Egypt's military issues 48-hour ultimatum
CAIRO (AP) — Egypt's military issued a "last-chance" ultimatum today to President Mohammed Morsi, giving him 48 hours to meet the demands of millions of protesters in the streets seeking the ouster of the Islamist leader or the generals will intervene and impose their own plan for the country.
The military's statement, read on state TV, put enormous pressure on Morsi to step down and sent giant crowds opposing the president in Cairo and other cities into delirious celebrations of singing, dancing and fireworks. But the ultimatum raised worries on both sides the military could outright take over, as it did after the 2011 ouster of autocrat Hosni Mubarak.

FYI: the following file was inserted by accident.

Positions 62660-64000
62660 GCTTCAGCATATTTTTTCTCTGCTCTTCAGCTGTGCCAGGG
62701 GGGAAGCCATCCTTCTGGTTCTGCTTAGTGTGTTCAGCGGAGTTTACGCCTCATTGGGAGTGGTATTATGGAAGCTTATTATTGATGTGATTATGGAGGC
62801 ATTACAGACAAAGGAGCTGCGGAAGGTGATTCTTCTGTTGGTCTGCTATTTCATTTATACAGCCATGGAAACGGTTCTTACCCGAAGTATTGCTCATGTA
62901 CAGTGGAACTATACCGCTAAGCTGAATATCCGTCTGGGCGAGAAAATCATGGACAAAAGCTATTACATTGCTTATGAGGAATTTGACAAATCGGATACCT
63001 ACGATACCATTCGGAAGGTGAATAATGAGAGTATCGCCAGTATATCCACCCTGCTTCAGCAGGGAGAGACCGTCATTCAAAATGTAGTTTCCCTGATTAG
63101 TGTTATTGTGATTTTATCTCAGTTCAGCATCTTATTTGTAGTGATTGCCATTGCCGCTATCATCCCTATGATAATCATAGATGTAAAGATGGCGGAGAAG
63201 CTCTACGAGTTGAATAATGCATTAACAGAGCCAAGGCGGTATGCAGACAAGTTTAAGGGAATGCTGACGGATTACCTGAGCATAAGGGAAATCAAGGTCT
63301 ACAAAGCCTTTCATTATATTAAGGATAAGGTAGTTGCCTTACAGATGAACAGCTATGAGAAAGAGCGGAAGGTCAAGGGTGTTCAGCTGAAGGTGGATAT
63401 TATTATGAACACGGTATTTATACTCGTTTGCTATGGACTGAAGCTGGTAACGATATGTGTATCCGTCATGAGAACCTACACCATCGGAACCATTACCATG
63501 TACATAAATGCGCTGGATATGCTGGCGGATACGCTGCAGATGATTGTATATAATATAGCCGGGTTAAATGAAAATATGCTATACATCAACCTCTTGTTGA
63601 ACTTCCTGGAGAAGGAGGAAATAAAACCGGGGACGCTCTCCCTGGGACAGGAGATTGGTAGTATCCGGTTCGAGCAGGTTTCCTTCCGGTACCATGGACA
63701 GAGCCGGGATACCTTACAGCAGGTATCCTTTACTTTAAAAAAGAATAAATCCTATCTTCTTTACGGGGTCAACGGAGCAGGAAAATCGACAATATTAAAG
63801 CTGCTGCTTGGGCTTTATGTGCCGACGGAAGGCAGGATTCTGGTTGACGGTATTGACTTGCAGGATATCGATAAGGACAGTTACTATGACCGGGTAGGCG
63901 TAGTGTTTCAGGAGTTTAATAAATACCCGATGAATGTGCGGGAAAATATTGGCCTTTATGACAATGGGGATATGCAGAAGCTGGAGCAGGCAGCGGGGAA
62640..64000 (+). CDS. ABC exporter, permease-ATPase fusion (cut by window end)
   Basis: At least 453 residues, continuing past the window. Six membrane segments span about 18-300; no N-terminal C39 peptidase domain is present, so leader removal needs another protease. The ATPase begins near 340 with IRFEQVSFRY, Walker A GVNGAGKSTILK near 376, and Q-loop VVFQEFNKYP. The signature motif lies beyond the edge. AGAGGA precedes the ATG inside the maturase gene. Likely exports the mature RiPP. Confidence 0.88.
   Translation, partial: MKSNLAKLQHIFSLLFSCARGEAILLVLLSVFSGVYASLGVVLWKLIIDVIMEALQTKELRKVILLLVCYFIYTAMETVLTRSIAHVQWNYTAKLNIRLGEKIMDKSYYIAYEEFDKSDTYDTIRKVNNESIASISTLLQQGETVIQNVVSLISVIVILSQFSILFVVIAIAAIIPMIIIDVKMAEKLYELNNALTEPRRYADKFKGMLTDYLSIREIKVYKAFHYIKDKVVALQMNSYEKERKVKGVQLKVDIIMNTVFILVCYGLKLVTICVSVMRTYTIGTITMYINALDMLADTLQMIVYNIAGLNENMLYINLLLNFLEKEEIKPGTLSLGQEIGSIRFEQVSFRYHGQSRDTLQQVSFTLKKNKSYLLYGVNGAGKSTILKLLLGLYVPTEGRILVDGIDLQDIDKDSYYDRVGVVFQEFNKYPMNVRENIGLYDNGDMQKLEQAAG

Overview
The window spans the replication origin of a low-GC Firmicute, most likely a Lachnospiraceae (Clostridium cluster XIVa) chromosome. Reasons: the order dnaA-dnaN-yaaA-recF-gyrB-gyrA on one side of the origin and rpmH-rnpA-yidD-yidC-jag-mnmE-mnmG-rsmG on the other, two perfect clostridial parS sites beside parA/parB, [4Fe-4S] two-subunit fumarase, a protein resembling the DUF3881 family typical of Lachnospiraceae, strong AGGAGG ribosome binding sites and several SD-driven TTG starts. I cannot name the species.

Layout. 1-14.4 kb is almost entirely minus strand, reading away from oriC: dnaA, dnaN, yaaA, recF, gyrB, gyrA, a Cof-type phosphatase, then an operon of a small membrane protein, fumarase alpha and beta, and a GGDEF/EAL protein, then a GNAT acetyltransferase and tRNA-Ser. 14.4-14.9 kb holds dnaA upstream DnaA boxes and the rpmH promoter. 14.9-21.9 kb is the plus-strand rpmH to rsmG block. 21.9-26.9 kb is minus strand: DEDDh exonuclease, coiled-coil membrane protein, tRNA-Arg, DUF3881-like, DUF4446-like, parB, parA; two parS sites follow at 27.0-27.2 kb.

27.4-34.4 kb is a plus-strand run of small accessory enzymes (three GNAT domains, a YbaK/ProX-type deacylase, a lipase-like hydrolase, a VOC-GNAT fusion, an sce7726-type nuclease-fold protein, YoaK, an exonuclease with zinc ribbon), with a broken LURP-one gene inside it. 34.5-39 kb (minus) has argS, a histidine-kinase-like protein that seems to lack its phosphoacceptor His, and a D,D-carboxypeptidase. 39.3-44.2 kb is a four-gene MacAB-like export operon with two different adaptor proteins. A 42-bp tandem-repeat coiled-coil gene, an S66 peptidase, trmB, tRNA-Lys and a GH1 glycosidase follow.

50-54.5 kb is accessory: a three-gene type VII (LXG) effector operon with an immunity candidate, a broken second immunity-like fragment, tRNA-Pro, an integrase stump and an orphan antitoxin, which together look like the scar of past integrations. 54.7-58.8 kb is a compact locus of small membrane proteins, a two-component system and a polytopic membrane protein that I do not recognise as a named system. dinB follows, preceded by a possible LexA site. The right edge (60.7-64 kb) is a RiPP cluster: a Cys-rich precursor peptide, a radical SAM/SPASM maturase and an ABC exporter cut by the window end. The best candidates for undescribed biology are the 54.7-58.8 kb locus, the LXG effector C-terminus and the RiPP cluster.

It also raised the risk of a backlash from Morsi's Islamist backers, including his powerful Muslim Brotherhood and hard-liners, some of whom once belonged to armed militant groups. Already they vowed to resist what they depicted as a threat of a coup against a legitimately elected president.
Pro-Morsi marches numbering in the several thousands began after nightfall in a string of cities around the country, sparking clashes in some places.